LCREE Executive Summary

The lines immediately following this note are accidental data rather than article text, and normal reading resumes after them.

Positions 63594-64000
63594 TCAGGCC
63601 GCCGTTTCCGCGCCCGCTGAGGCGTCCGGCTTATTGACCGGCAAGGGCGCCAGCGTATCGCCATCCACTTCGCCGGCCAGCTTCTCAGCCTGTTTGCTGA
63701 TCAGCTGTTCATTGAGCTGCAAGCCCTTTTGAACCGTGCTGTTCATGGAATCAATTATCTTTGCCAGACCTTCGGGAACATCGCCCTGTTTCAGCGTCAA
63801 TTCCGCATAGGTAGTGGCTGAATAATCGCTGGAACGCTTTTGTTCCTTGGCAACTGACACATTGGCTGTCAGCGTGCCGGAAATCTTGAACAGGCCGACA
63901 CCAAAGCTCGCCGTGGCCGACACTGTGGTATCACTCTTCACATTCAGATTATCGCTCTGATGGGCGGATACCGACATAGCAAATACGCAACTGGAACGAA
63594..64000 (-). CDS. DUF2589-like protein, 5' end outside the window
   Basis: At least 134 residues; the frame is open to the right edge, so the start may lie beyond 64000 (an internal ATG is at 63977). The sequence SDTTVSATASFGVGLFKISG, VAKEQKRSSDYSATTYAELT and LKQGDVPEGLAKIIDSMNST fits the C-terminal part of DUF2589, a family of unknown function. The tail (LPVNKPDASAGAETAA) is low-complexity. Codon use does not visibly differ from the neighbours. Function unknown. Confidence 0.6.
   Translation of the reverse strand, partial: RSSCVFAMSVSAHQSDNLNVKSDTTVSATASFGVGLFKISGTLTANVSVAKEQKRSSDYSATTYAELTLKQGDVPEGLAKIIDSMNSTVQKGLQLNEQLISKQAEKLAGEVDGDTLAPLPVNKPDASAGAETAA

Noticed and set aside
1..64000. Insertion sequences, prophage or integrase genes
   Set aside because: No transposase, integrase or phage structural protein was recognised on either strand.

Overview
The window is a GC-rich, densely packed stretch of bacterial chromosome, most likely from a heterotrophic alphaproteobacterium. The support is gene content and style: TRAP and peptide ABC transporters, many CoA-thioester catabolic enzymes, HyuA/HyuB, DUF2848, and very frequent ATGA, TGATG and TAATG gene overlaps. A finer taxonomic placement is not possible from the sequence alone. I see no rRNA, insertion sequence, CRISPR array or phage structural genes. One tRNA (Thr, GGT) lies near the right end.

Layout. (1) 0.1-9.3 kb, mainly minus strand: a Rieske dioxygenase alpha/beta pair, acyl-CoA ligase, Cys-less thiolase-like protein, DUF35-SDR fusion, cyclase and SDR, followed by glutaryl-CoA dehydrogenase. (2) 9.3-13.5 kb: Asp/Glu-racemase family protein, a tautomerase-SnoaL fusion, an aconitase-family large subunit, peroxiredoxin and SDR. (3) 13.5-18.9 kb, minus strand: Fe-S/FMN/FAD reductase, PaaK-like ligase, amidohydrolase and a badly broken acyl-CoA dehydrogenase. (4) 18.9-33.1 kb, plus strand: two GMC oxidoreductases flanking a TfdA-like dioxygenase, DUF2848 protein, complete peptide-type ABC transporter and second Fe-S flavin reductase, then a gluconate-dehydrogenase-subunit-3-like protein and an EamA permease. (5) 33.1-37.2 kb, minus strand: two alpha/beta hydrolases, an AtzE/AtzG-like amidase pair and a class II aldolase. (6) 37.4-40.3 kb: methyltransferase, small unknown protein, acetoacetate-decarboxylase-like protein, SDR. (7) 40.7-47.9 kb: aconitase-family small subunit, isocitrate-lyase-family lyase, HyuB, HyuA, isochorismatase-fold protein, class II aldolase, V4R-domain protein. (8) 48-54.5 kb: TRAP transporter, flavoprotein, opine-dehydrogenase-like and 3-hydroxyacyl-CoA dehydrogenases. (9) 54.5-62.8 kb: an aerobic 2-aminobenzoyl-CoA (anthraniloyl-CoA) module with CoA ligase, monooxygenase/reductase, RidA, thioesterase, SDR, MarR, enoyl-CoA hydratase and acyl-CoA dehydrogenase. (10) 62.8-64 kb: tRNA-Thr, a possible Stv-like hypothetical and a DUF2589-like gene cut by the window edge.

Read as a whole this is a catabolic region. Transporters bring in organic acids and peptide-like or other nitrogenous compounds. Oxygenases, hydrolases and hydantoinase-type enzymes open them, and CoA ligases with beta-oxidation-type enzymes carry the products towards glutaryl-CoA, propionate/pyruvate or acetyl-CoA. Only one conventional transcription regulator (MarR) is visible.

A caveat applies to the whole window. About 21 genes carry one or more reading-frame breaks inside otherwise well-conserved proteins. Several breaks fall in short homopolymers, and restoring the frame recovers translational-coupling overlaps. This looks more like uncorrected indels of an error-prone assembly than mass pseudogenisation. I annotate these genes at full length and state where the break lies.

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Skills for a low carbon resource efficient economy – summary Aims and purpose of the research The intention of this research work was to undertake a wide ranging high level review of the current and relevant evidence relating to the skills implications of the transition to a low carbon and resource efficient economy (LCREE). This is the first attempt to bring together the current research and stakeholder views on skills for a low carbon and resource efficient economy. The specific objectives were: • To develop an overview of the generic and specific skills requirements for a low carbon and resource efficient economy (LCREE). • To develop an overview of a wide range of stakeholders understanding and awareness, as well as the demand for, generic and specific skills requirements for a LCREE. • To identify gaps in evidence and recommend priority areas for future research which will move the LCREE agenda forward. This project is intended to be a review of current evidence and understanding; through a document review and targeted stakeholder interviews. Detailed forecasting and wider stakeholder engagement were beyond the scope of the project. In total 95 organisations were contacted to seek written evidence and 140 documents were reviewed for evidence of LCREE skills requirements. 35 organisations also agreed to be interviewed (including 12 SSC’s). Organisations contacted included; Sector Skills Councils, public sector organisations, professional bodies and key skills providers - the full list of organisations contacted and interviewed is available in Appendix 3 of the report. Findings and conclusions • Overall, the evidence base on LCREE skills is weak, available research is focused on high level and general comments, without any in-depth insights into specific skill requirements. Research is being conducted into many aspects of LCREE, but not LCREE as a whole. Evidence is more likely to be focussed around issues such as sustainable development, low carbon and general environmental issues. There was little research looking at resource efficiency related issues. • A range of both generic (cross-sector) and sector specific skills were identified as priorities for a successful transition to a LCREE. A high-level LCREE ‘skills checklist’ has been produced as a first attempt to articulate these skills sets. A lot of the identified skills are not new skills (such as Science, Technology, Engineering and Mathematics skills). They are skills that already exist whose availability needs to be increased or which need to be applied in new situations or adapted with further training to a LCREE context. There is a need to identify these transferable skills and mechanisms for their transfer. Demand for LCREE Skills • There was evidence of a latent demand for LCREE skills – demand is not currently being articulated by many employers and as a result the current “demand led” skills delivery framework is ill equipped to anticipate and respond. LCREE skills need to be considered by, and integrated into, the whole of the skills delivery system. • Organisations do not have the right levels of understanding of the skills requirements and implications of a LCREE and consequently of the importance and potential benefits of integration of LCREE skills into their businesses. Only when these links and a clear business case are made will businesses demand LCREE training. This leaves us in a ‘Catch 22’ situation – understanding and awareness are the key to stimulating demand for skills but in a demand led skills delivery system, an expression of demand is required from the organisations for the skills delivery sector (especially SSC’s) to respond to. National capacity and capability to meet skills needs • It is considered unlikely that current levels of skills training capacity will be sufficient to meet demands in the event of increased conversion of latent potential demand to actual demand, though further evidence based work and forecasting are recommended to quantify this. A high proportion of the 2020 workforce are already in work and many stakeholders felt that the current skills delivery infrastructure is not well suited to reaching and upskilling those already in the workforce. • The skills delivery system and funding has been focussed on lower level skills. This does not maximise support of the LCREE agenda as LCREE skills have been cited as mainly being level 3 and above. • Skills brokerage (and subsequent delivery) is reliant on well informed business advisors. Not all business advisors are sufficiently knowledgeable about LCREE to identify issues and broker relevant support/training. Business advisors should receive specific LCREE training. • Some stakeholders considered that low levels of awareness and leadership are leading to a short-termist approach from policy and decision makers within government, the public sector, the skills provision sector and businesses. Organisations find it difficult to plan ahead because they do not know what the future policy drivers will be. Integration of skills • LCREE has traditionally been seen as a skill set separate to the core work of the company and the written evidence reviewed does not demonstrate a high level of integration of LCREE skills needs into current organisational priorities or general management practices. Integration of LCREE skills into all training taken by companies is the key to mainstreaming LCREE understanding, knowledge, skills and thinking. • Integration of some LCREE skills into qualifications and National Occupational Standards has started to take place in a limited capacity, but there is still a long way to go. Key recommendations for further evidence-based work. • Latent demand – further development of the evidence supporting it and quantification of potential demand. Investigation and assessment of a range of methods for stimulating LCREE demand would also be sensible to inform any future campaigns to raise demand. • Identification of sector specific LCREE skills requirements – in more depth than existing research, including assessment as to how these will be delivered. Also, many LCREE skills exist and are transferable to new sectors and into currently available skill sets. Identification of these skills and investigation of mechanisms for transferral or upskilling • Employer and employee perception. There is a case for further research on employer opinions and understanding of the opportunities in a LCREE and the associated skills implications. Similarly, further research on the value of employee engagement and how it can best be harnessed and utilised to advance LCREE within organisations would be of value. • Case studies, performance and benchmarking – examples of good performance and best practice, as well as the benefits this has brought, need to be collated and disseminated to promote uptake of LCREE skills and behaviour amongst organisations. • Further investigation of the relationship between behaviour change and LCREE skills - there is a gap in the knowledge of what the key factors are in influencing organisations to change, what makes them embed LCREE and how influencing factors vary with company size and sector. • Waste and resource efficiency research - not a lot is available, especially with relevance to skills requirements. • Optimum training delivery methods – to identify training delivery methods fit for a range of up-skilling purposes. • Future technologies for LCREE - to gain a greater understanding of where the key skill demands will be. • Development of leadership framework for LCREE – there are a range of leadership and management skills and behaviours which it will be crucial to embed in all organisations in order to achieve and function within a LCREE. Development of a model for how these should be developed within organisations to ensure LCREE and longer term LCREE considerations become a fundamental part of management and leadership going forwards. • Design skills – definition of sector specific requirements and increasing consideration of LCREE in design. Other key recommendations based on stakeholder views and evidence review. • LCREE considerations should be integrated across the whole of the skills delivery system with further consideration of how SSCs, the new CES and exsiting NSAs can collaborate - to ensure that where there is latent demand it is proactively anticipated and mechanisms are put in place to deliver the appropriate skills. • Creating change in the current policies where SSC’s respond only to demand lead skills needs. LCREE skills should be incorporated into majority, if not all, the Sector Skill Agreements facilitating creation of sector based National Occupational Standards which will accelerate the development and delivery of sectoral skills in LCREE. • Consideration should be given to suitable methods of empowering SSC’s to influence the agenda with regards to LCREE (in line with government priorities) and/or to methodologies for an awareness raising campaign to raise awareness at employer level. • Pilot study investigating optimum methods of generic skills delivery – difficulties have been reported for employers trying to access training which is delivered in ways that are convenient for their business requirements. This practical pilot would trial and analyse a number of methods of skills delivery to produce guidance on the best and most effective practices for skills deliverers. • The public sector employs large workforces and has significant purchasing power. There are a range of public sector opportunities which could be utilised to further this message and drive the demand for LCREE (such as re-writes of procurement codes).